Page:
Dravet syndrome is a rare genetic condition that appears during the first year of life with frequent fever-related seizures (febrile seizures). Later, other types of seizures typically arise, including myoclonic seizures (involuntary muscle spasms). Additionally, status epilepticus, a potentially life-threatening state of continuous seizure activity requiring emergency medical care, may occur. Children with Dravet syndrome typically experience poor development of language and motor skills, hyperactivity and difficulty relating to others.

Lennox-Gastaut syndrome begins in childhood. It is characterized by multiple types of seizures. People with Lennox-Gastaut syndrome begin having frequent seizures in early childhood, usually between ages 3 and 5. More than three-quarters of affected individuals have tonic seizures, which cause the muscles to contract uncontrollably. Almost all children with Lennox-Gastaut syndrome develop learning problems and intellectual disability. Many also have delayed development of motor skills such as sitting and crawling. Most people with Lennox-Gastaut syndrome require help with usual activities of daily living.

“The difficult-to-control seizures that patients with Dravet syndrome and Lennox-Gastaut syndrome experience have a profound impact on these patients’ quality of life,” said Billy Dunn, M.D., director of the Division of Neurology Products in the FDA’s Center for Drug Evaluation and Research. “In addition to another important treatment option for Lennox-Gastaut patients, this first-ever approval of a drug specifically for Dravet patients will provide a significant and needed improvement in the therapeutic approach to caring for people with this condition.”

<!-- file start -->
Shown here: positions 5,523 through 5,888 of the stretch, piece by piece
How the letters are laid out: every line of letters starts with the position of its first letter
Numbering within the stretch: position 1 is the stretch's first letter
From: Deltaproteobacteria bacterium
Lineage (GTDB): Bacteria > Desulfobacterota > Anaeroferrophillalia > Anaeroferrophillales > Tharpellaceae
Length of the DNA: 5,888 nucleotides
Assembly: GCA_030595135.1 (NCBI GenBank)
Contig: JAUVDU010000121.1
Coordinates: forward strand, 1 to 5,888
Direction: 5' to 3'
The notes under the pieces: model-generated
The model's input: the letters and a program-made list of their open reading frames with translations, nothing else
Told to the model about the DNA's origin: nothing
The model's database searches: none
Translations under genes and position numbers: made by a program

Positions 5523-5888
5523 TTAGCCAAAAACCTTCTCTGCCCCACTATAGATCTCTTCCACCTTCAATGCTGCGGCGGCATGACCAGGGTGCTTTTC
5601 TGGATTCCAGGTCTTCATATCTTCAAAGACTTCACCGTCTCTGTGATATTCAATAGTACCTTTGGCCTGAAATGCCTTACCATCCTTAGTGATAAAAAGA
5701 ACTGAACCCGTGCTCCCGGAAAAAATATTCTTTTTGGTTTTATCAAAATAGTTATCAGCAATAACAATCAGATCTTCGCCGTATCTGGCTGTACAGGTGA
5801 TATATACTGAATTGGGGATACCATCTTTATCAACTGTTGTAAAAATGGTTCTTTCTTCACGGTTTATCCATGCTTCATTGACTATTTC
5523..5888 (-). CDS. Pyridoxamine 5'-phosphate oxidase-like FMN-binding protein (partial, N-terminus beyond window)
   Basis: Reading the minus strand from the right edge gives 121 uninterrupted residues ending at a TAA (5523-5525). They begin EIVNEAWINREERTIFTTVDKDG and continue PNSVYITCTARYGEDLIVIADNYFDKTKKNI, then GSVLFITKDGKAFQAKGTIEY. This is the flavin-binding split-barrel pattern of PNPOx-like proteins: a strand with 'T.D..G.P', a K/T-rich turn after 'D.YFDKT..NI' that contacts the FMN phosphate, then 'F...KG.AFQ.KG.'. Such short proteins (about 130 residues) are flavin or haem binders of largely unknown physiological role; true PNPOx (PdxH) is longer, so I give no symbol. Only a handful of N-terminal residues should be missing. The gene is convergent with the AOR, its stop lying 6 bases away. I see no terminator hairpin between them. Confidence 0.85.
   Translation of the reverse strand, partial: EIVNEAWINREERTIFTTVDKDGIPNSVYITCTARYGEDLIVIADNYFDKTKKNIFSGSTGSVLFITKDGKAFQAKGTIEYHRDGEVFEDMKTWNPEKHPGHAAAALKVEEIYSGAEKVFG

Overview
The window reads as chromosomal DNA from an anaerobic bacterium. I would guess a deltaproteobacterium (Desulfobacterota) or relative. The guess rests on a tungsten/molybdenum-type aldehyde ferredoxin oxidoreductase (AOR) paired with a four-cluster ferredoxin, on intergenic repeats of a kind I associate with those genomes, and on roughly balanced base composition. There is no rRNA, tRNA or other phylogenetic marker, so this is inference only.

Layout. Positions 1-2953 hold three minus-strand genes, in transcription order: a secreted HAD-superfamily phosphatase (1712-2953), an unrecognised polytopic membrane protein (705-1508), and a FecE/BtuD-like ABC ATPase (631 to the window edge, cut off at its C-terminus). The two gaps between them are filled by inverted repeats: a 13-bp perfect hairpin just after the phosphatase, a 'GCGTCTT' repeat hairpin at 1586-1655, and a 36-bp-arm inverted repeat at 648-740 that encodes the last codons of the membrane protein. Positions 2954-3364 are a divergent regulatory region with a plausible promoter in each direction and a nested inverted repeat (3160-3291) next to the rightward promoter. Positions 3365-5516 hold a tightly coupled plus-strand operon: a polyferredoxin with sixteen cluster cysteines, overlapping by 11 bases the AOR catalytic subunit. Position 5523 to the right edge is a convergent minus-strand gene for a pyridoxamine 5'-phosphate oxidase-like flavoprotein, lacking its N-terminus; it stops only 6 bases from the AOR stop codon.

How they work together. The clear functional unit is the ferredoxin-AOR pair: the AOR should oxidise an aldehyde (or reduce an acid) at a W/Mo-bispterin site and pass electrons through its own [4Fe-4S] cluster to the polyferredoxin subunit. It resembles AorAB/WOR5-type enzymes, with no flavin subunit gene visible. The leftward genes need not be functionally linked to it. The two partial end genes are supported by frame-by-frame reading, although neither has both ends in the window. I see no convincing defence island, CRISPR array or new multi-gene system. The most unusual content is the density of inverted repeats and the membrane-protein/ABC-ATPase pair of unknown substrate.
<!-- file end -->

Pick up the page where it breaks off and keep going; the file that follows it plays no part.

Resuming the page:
Tilray Forms Strategic Alliance With Leading Pharmaceutical Company In Canada

CANADA: Tilray, a federally licensed producer of medical cannabis, announced today that it has signed a binding letter of intent (LOI) to be the exclusive collaborator of a major pharmaceutical company to accelerate innovation and increase availability of high quality medical cannabis products. Through this LOI and the anticipated definitive agreements, Tilray is allied with Sandoz Canada Inc. (Sandoz Canada), an affiliate of Sandoz International GmbH, a global leader in generic pharmaceuticals and biosimilars and part of the Novartis Group.

This strategic alliance represents another major milestone in the recognition of medical cannabis and cannabinoids as conventional medicine. Tilray is a global pioneer in medical cannabis research, production and distribution, and was the first medical cannabis company to obtain current Good Manufacturing Practice (cGMP) certification in accordance with the European Medicines Agency’s (EMA) standards. Tilray currently supplies tens of thousands of patients with high-quality, cGMP-certified products in ten countries spanning five continents.

This agreement builds on Tilray’s pioneering track-record as a company committed to making pharmaceutical-grade medical cannabis products available to patients in need. In addition to the agreement with Sandoz Canada, Tilray has formed strategic partnerships with NOWEDA, one of Germany’s largest pharmaceutical distributors, which distributes Tilray products to more than 20,000 pharmacies across Germany, and Shoppers Drug Mart, Canada’s largest pharmacy chain.